My experience with this running plan was great for a variety of reasons. The most structured kind of running I had done before was the run/walk method used in couch to 5k (C25K). Interval sessions, which included high intensity running, easy pace running, and walking helped build power and figure out pacing. Tempo sessions pushed me to find the gear between interval and easy pace, which helped develop the habit of running the second half of my runs, faster than the first (i.e. “negative splits”). The long easy sessions on the weekends helped build confidence and efficiency. By the end of the program, I had taken minutes off my 5K time and had a way better understanding of pacing, which was the biggest takeaway for me. Many of the things I do now as a runner, mirror the types of workouts I was first introduced to in this app, so this data has been fun to look at a few years removed.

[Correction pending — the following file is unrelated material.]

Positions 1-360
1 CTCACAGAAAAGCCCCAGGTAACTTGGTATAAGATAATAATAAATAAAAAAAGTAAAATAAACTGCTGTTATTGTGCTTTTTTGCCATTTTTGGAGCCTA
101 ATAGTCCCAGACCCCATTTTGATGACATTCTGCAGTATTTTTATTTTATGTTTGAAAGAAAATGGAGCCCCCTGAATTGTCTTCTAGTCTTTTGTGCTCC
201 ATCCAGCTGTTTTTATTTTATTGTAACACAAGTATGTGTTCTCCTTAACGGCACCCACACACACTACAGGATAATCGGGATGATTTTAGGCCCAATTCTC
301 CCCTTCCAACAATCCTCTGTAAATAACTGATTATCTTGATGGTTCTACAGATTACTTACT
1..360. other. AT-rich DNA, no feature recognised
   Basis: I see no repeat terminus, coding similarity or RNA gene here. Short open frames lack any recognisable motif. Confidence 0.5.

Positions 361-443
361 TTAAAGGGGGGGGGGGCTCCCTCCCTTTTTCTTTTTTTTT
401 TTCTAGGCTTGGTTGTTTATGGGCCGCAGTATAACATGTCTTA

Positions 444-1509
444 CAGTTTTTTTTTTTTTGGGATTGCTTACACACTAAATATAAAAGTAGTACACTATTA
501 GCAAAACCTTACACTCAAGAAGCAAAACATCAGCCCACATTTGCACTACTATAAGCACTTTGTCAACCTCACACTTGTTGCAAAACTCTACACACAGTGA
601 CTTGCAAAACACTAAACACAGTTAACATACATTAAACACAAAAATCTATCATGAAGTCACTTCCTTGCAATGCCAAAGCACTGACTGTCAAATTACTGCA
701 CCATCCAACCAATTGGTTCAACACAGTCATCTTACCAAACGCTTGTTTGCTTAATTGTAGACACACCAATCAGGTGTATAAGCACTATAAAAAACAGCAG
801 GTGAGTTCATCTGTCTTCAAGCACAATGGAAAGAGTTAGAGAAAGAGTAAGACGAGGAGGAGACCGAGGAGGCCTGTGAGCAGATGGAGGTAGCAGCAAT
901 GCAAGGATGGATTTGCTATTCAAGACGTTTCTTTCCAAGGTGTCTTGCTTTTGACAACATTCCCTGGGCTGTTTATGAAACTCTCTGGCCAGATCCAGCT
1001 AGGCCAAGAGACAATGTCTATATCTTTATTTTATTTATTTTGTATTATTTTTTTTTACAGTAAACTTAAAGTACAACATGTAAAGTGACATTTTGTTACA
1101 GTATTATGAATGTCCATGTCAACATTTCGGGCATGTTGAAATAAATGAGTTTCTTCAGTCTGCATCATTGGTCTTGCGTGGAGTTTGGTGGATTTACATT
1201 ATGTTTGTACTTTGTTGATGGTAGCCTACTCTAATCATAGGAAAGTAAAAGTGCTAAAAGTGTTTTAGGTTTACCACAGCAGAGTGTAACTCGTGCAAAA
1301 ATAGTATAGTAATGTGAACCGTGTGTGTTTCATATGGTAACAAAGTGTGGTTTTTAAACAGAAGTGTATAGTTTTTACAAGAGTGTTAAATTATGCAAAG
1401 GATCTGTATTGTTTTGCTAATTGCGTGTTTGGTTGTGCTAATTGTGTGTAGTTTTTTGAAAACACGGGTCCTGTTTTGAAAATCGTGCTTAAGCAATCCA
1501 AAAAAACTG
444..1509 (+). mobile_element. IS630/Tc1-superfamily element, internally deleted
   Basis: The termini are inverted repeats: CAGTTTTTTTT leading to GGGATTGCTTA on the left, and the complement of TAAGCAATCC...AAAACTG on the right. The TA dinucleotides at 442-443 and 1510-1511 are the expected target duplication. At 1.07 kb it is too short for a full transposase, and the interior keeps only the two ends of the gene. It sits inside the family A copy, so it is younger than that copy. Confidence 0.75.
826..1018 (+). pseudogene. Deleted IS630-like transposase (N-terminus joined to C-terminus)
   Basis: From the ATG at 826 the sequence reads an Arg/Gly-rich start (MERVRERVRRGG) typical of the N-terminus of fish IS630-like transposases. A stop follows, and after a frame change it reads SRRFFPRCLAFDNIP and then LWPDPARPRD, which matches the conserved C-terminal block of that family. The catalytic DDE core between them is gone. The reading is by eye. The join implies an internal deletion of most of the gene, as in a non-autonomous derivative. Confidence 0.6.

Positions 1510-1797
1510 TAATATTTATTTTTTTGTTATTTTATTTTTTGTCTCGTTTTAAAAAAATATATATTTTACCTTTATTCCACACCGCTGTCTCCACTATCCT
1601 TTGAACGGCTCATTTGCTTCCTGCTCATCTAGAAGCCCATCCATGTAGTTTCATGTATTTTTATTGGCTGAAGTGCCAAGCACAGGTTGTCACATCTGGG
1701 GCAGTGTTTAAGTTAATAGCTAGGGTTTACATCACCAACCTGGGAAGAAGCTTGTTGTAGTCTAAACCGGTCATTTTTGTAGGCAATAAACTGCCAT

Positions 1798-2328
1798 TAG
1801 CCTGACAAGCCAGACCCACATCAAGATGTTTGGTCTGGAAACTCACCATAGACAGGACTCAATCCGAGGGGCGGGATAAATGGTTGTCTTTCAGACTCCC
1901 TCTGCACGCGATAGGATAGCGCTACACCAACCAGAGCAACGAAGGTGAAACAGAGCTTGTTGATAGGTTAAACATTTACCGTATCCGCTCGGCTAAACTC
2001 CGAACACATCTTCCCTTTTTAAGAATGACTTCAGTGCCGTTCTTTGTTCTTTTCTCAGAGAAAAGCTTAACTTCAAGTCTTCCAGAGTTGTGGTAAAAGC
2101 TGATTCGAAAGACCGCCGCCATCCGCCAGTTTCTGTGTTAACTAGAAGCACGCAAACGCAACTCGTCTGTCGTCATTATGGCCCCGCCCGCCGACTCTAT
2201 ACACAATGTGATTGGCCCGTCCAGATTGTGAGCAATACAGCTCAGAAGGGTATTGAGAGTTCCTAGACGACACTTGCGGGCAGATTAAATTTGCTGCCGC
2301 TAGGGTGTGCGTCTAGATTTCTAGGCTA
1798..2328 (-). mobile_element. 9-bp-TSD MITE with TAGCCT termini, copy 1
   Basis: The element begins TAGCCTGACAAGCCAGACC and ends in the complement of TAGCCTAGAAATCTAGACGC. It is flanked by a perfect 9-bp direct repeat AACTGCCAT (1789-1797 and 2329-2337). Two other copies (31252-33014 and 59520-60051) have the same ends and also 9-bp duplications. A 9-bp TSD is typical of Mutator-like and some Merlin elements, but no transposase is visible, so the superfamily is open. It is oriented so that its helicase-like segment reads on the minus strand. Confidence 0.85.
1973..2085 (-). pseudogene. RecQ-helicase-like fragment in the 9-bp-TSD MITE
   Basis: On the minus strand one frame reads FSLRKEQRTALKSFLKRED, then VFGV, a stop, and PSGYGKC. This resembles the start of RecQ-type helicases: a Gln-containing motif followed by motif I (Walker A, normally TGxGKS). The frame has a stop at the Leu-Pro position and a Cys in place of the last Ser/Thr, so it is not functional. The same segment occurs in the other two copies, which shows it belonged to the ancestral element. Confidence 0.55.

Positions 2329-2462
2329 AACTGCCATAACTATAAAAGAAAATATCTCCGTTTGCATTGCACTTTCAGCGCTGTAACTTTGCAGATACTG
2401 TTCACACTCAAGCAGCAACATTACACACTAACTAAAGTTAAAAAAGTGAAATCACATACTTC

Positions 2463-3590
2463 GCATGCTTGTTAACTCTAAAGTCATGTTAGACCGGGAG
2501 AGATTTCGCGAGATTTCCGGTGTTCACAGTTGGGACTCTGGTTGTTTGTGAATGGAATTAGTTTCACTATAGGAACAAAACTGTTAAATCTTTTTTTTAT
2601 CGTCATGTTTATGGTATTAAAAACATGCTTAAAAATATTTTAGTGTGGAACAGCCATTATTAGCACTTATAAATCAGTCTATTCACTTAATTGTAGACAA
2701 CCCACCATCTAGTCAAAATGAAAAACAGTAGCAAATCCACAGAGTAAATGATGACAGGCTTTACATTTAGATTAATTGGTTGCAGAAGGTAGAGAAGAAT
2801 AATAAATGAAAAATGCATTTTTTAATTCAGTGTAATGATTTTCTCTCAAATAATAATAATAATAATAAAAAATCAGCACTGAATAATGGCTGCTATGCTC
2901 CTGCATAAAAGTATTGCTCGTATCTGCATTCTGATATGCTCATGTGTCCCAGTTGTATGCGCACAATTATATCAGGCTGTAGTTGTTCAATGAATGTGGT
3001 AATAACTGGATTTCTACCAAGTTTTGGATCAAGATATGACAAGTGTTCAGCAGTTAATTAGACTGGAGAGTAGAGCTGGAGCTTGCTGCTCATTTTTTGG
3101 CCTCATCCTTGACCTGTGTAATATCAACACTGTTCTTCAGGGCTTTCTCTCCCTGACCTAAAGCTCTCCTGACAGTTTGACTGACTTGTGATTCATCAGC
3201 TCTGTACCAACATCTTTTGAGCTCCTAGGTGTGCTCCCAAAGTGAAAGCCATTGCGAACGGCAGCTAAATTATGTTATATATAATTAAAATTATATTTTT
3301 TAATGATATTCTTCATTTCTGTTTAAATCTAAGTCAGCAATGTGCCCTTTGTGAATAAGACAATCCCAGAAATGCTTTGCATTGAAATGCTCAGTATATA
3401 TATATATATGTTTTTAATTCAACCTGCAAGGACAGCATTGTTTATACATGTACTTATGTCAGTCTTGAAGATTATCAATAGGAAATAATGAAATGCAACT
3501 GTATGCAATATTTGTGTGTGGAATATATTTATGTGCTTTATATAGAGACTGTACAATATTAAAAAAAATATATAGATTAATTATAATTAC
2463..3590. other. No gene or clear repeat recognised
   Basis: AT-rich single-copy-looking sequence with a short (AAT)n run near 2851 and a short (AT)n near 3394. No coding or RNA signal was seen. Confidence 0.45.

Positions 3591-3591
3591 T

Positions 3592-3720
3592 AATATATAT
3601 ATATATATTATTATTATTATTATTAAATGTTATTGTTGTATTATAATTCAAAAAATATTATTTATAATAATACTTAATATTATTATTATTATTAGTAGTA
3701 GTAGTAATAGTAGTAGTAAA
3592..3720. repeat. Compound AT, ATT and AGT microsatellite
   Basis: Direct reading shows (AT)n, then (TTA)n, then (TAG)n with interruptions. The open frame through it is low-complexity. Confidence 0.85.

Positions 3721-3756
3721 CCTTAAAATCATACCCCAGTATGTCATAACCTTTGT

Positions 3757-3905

Training Progress 

To get a better picture of my progress throughout the program, three primary variables came into focus: Pace measured in miles per hour (mph); Distance, measured in miles; and Training Session, numbering 1 to 24 and completed in order. Running paces ranged from 5.09 to 6.58 mph (11:47 min/mile to 9:07 min/mile), with a mean of 5.83 mph ( 10:18 min/mile), while distances ran ranged from 2.4 to 5.43 miles, with a mean of 3.44 miles per run. Since there is an ordered component to these workouts (by session), progress can be visualized through scatter plots. Below, are plots of running distance and pace over the course of the 24 workout sessions. Notice how the spread between data opens up as training progresses, especially with respect to distance ran. This “fanning effect” would normally be problematic in statistics, but for running this is often a desired feature in training: